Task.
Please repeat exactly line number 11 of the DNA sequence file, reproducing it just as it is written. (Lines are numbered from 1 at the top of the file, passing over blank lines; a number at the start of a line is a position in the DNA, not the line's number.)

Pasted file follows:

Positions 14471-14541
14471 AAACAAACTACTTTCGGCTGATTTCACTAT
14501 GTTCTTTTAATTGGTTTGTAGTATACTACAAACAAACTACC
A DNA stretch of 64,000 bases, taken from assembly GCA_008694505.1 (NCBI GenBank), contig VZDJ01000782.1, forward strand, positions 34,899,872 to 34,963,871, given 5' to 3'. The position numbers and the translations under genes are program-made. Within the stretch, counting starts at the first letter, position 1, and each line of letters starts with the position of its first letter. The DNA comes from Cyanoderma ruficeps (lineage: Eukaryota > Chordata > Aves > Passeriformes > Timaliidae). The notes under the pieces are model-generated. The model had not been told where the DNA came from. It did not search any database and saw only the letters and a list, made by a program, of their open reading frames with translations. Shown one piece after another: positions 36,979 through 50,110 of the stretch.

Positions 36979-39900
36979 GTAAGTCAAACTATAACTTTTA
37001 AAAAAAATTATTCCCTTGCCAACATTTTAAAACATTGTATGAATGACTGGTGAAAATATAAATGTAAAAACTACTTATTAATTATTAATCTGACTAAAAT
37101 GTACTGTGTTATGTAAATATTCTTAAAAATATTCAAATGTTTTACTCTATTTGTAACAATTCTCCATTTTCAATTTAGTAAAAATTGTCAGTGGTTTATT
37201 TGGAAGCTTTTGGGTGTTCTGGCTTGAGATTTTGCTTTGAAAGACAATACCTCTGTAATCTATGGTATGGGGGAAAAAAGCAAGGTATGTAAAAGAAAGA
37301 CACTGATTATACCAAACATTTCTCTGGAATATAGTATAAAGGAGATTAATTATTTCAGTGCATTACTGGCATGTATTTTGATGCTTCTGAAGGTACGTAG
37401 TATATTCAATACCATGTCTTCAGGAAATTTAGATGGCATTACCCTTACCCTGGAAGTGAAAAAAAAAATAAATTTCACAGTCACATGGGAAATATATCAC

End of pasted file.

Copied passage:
37401 TATATTCAATACCATGTCTTCAGGAAATTTAGATGGCATTACCCTTACCCTGGAAGTGAAAAAAAAAATAAATTTCACAGTCACATGGGAAATATATCAC